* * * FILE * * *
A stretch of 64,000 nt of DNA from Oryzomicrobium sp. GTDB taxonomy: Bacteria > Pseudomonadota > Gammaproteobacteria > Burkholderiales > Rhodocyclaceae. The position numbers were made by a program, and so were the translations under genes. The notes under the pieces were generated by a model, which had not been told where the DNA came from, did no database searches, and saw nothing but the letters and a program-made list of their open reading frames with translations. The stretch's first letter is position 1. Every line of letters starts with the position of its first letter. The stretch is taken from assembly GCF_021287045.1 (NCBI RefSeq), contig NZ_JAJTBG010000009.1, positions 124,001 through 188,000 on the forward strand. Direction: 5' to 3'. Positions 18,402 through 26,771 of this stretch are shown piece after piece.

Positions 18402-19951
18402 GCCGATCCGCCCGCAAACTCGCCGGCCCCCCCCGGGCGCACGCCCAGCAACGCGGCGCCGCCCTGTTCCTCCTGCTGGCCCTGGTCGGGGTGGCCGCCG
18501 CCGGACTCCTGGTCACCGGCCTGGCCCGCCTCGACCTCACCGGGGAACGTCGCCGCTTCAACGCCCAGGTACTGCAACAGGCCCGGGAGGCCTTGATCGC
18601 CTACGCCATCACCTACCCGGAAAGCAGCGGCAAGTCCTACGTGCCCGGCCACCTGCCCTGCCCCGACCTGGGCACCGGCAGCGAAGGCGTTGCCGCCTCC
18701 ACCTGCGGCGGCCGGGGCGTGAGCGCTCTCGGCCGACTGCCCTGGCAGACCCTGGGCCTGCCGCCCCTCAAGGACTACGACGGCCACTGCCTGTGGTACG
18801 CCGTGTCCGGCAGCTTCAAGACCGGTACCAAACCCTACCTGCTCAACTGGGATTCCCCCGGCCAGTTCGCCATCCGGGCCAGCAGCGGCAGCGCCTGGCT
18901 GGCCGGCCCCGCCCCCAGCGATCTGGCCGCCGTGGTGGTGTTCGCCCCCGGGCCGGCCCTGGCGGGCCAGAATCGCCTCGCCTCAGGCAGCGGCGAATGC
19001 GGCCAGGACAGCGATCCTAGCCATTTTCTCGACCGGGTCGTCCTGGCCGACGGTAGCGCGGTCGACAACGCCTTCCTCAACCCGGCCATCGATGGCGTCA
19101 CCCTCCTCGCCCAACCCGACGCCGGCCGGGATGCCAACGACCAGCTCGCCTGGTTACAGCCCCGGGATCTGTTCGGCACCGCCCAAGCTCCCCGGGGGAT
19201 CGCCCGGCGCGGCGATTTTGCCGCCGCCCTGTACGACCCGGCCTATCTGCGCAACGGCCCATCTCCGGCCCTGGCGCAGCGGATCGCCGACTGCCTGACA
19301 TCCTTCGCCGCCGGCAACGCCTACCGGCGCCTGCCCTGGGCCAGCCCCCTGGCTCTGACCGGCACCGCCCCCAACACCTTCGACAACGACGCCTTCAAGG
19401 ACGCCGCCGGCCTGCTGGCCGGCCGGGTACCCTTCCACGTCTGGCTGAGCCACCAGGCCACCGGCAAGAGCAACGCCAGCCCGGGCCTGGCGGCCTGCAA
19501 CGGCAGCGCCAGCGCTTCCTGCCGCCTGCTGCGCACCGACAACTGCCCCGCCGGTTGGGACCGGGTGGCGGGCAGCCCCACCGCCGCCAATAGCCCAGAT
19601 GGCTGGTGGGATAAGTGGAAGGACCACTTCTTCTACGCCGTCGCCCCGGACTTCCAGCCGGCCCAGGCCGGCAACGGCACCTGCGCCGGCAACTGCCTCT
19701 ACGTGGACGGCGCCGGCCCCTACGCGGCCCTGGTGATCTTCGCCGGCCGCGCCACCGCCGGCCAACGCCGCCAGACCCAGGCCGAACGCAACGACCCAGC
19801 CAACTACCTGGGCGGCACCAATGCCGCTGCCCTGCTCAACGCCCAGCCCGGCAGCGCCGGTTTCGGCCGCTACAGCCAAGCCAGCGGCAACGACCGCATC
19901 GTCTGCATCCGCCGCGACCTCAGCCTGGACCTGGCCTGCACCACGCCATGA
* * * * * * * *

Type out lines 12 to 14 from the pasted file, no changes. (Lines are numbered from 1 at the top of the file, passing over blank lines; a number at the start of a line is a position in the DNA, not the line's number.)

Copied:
19301 TCCTTCGCCGCCGGCAACGCCTACCGGCGCCTGCCCTGGGCCAGCCCCCTGGCTCTGACCGGCACCGCCCCCAACACCTTCGACAACGACGCCTTCAAGG
19401 ACGCCGCCGGCCTGCTGGCCGGCCGGGTACCCTTCCACGTCTGGCTGAGCCACCAGGCCACCGGCAAGAGCAACGCCAGCCCGGGCCTGGCGGCCTGCAA
19501 CGGCAGCGCCAGCGCTTCCTGCCGCCTGCTGCGCACCGACAACTGCCCCGCCGGTTGGGACCGGGTGGCGGGCAGCCCCACCGCCGCCAATAGCCCAGAT